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January Questions and Answers

Q. My husband and I jointly own and run a restaurant. We have both, in the past, faced heavy financial losses due to divorce and we don’t wish to be in this situation in the future. What should we do to safeguard both of our interests in the event of a marital split?

A. Some may think this is an unromantic approach, but knowing your interests are safeguarded can give you both real peace of mind and allow you to get on with your lives without nagging worries about the future.

If you don’t already have contractual documentation detailing how any shareholdings in your business are split, what your working relationship is, and how things should be divided if this relationship were to end, then it is important to put these in place now.

Make sure your financial records are transparent and up to date, with any deposits and withdrawals, and any loan and repayment terms clearly detailed. These will be taken into account when it comes to dividing assets.

You may want to consider transferring all intellectual property (IP) rights to the company. This means that one party would need to buy out the other if they want to continue to run the business after a divorce. You can also draw up a founders’ agreement, detailing what happens in the event of a split. You can establish restrictive clauses too. Typically these would prevent a former partner setting up in direct competition or poaching clients.

Be aware that if you don’t have clearly defined business contract with your husband then your business, like your personal assets, is likely to be split 50/50.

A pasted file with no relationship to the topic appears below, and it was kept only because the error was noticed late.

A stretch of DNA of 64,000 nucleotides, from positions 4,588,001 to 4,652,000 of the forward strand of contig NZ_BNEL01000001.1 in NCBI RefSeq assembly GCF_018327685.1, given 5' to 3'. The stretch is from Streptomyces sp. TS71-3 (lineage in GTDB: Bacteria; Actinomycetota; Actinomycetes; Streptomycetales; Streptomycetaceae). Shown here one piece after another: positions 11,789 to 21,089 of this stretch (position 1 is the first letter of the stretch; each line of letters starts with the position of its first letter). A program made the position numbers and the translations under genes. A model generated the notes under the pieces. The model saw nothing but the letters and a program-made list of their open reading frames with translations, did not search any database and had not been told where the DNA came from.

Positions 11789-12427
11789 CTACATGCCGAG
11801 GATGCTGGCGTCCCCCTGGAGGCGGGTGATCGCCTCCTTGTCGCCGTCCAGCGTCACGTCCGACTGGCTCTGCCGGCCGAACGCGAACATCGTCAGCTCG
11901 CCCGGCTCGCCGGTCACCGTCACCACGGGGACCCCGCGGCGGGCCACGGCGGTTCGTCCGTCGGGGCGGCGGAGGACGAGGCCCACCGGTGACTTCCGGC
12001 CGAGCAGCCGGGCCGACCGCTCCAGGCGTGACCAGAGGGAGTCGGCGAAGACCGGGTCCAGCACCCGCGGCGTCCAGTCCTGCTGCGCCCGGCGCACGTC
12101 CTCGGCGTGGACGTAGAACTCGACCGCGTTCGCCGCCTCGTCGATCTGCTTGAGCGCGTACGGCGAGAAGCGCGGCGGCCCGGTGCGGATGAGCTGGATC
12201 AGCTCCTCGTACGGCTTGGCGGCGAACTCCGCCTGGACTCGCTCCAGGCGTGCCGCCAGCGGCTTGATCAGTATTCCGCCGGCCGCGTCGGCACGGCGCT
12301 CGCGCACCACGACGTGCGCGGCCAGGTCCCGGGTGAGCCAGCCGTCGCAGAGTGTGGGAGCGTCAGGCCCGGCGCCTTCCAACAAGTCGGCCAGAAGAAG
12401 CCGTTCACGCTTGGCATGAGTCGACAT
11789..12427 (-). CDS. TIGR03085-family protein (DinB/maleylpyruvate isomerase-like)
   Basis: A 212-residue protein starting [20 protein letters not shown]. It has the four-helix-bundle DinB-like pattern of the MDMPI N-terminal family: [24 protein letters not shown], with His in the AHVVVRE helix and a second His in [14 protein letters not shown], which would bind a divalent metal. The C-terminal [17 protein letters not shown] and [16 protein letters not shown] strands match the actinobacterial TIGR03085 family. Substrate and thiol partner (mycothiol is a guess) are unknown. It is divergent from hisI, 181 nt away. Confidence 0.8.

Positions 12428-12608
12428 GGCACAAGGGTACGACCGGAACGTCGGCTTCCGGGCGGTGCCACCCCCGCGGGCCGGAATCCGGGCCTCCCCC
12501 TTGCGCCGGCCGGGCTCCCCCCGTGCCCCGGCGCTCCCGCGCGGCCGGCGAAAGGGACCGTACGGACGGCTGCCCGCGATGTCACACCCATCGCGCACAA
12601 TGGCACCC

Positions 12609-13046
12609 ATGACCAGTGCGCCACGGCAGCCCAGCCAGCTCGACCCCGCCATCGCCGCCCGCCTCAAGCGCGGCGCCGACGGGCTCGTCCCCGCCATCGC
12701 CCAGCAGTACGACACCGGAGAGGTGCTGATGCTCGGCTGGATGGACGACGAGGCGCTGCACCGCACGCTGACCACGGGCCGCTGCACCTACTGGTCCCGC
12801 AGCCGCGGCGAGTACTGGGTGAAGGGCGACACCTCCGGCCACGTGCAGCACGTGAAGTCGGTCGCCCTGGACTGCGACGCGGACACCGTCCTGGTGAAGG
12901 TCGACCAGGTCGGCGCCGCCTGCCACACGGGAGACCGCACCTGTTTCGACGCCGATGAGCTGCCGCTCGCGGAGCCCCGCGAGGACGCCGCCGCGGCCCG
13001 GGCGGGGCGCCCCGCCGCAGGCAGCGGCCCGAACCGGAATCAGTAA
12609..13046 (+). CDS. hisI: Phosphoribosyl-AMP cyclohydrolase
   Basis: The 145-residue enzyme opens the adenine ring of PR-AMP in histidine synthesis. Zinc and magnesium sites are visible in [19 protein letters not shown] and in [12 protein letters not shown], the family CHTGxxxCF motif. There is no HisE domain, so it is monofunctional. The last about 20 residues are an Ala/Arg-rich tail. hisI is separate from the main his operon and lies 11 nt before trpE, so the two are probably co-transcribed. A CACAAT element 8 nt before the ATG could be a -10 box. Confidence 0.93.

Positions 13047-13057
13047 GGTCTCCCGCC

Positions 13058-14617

In the event of a divorce, there are some common scenarios that can cause issues for couples in a business partnership.

Unfortunately it is common for one partner, who perhaps has had a backseat role in the running of the business, to use his or her joint ownership as a bargaining chip to leverage a more favourable divorce settlement.

Similarly, it is quite common for one partner to set about hiding assets once divorce is on the horizon, by delaying the preparation of accounts or by liquidating assets.

If, during the course of divorce proceedings, you need to make a key business decision, like renewing a lease or finding a funding source, you may find it more difficult to agree on this decision, in the heat of the split. If you cannot agree on the right course of action your company is likely to suffer and it could be wound up.

These are some of the potential pitfalls that can occur when it comes to splitting with a business partner, but it is by no means impossible to come to a satisfactory settlement. And, in fact, it is fairly common for former life partners to continue to run a business jointly once the dust has settled upon a marital split.

I cannot stress enough the importance of getting your books and your financial affairs in order, engaging good accountants and lawyers who are adept at resolving issues rather than taking an adversarial stance, and considering arbitration or mediation as a way of resolving any issues as amicably as possible.